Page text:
A lesser film critic would rip this movie to shreds. You have to wait for it. Poor Charlie Petunia… It’s just like in life: we choose to accept or reject someone’s mannerisms and way of speaking very early on into our first meeting with them. In the cinema, sometimes it takes us a bit to adjust to a particular film’s tone. We must adjust to the budget, the philosophical slant, etc….or we walk out. If we are at home, we simply say, “You know what? Fuck this. I’m not watching this.”
To be brutally honest, the first 15 minutes of this flick don’t seem to bode well for what must follow, but what does follow is a pretty damn good film. However, it is scary.
It’s like Week-end: one senses a double meaning in the final pronouncement. End of Cinema. Thus spake Godard. His was a bold manifestation of ego (and a humble diagnosis of what was already known by the intelligentsia of France).
Why scary? Because this is the last we have heard of the inimitable Thora Birch. Her Wikipedia says she “is”… Every time I click on Jean-Luc Godard’s Wikipedia page to find that he still “is”…my world is a better place.
Why review Petunia three years after its release? To put it out in the cosmos…even if Miss Birch never reads this…to render the appreciation of which she is deserving.
Thora and her dad Jack are credited as producers. I’m not going to rake muck and give you the Kenneth-Anger-Hollywood-Babylon version of a back story. Suffice it to say that Thora’s parents are some interesting characters. I know that her dad acted as her manager. For how long, I’m not sure. People can carp about Mr. Birch’s manner of going about things, but that really defeats the purpose here. The focus should be on the artists and the work of art. This film is a masterpiece against all odds. Funny enough, the focus is not really on Thora that much (though she is in most of the film). [I believe I spotted her brother Bolt in a scene as well. He was quite good though he had only a few lines. Wikipedia mentions a brother named Kian?]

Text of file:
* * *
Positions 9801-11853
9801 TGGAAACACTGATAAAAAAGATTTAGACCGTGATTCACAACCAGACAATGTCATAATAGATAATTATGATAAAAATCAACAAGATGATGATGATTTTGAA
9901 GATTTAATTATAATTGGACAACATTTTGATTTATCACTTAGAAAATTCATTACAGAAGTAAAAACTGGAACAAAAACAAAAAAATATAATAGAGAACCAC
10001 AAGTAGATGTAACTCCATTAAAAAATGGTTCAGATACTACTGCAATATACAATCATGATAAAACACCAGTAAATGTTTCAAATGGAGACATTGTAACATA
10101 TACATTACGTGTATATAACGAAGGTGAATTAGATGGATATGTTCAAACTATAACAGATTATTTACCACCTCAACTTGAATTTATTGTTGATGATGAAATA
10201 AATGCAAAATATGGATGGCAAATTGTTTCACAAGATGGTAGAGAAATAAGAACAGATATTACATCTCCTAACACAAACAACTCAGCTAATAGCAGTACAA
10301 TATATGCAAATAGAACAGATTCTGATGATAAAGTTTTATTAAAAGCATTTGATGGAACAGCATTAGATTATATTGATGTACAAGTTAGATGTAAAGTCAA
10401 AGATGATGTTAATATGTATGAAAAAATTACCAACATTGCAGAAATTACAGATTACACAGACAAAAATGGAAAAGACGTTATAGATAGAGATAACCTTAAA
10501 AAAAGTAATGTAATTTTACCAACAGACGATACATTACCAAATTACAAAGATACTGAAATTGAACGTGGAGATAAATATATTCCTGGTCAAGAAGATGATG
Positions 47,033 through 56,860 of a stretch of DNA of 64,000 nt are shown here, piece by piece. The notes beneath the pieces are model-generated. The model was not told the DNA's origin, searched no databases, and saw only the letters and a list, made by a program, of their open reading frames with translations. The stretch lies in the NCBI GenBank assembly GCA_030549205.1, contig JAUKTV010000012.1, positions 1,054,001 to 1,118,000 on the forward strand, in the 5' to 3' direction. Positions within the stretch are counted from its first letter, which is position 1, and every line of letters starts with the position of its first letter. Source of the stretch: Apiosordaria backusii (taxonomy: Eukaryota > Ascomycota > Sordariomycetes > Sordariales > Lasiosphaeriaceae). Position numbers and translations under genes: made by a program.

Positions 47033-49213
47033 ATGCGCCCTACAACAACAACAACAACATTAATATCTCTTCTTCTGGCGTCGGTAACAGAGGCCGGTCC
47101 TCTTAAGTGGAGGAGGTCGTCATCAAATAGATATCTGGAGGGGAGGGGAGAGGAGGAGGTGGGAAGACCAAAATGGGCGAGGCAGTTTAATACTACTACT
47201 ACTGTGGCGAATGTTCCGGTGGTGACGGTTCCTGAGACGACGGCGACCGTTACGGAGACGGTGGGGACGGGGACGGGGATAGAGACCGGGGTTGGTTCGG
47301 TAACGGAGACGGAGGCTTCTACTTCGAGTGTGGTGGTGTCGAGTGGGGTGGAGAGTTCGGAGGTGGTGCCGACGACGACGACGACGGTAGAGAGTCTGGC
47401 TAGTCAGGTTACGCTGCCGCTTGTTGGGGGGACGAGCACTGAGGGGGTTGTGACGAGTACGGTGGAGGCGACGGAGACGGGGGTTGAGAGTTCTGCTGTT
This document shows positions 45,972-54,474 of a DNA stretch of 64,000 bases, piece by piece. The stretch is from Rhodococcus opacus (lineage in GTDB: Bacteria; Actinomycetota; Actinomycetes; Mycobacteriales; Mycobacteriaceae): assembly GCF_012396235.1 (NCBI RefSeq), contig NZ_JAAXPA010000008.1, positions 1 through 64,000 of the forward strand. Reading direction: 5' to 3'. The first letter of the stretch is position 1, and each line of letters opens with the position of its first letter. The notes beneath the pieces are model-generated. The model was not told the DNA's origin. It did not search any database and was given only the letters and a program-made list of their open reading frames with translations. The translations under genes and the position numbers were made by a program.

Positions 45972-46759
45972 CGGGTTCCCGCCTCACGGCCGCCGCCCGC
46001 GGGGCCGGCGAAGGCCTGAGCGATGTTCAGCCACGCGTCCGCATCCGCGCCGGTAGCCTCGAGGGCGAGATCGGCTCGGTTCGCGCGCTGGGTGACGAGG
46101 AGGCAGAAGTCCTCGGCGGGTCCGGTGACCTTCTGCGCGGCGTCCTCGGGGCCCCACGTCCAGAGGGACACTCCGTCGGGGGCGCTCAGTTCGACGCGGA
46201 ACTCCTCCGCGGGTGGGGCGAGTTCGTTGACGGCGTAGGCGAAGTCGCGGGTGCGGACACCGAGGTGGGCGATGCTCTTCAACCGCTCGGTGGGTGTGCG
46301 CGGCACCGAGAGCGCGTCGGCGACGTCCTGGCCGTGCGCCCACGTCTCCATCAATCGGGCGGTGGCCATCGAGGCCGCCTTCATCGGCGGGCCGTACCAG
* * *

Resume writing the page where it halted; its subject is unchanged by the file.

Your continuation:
And now there is a cat meowing outside my window.
That really sums up this film. Once again, Thora’s recently starred in a film for which the director (Ash Christian) has a dead link on Wikipedia. I say dead link, but I mean stub. This is actually a step up from Winter of Frozen Dreams (for which the director had no hypertext love whatsoever). For a moment I thought this might be a pseudonym for Birch herself, but I see that Mr. Christian (why couldn’t it be sister Christian???) is an actual director from Paris, TX. Wow. That’s rich.
Well, Mr. Christian has done a formidable job with this picture.
Let’s talk characters, shall we?
Tobias Segal. His is a performance which grows from tentative beginnings to a quiet crescendo of understated brilliance.
Christine Lahti. Pretty darn fabulous turn…especially at the botox (?) joint and the bong scene. [Real…tomato ketchup, Eddie?]
Brittany Snow. This actress really steals the show. I was thoroughly impressed with how she turned a somewhat small part into an emotional punch in the gut.
Michael Urie. His character grew on me, but this Yaley is pretty hard to like.
David Rasche. Excellent performance. Almost like an extension of Norman-at-the-bus-stop in Ghost World, it’s as much what he doesn’t say as what he says.
Eddie Kaye Thomas. Some pretty dry acting on the front end is made up for by a nice sprint down the homestretch.
Jimmy Heck. Meh.
But you know: there’s a bit of “meh” in Thora’s performance too. As if her heart wasn’t really in this one. She still looks as beautiful as ever and her acting chops are all there. God damn it! Someone give her a great role already!!!
But you know what? The main thing is that these people are creating. They are putting it out there. Thora, Jimmy Heck, all of them. Even when Thora is less than inspired, she still puts to shame the work of most every thespian working.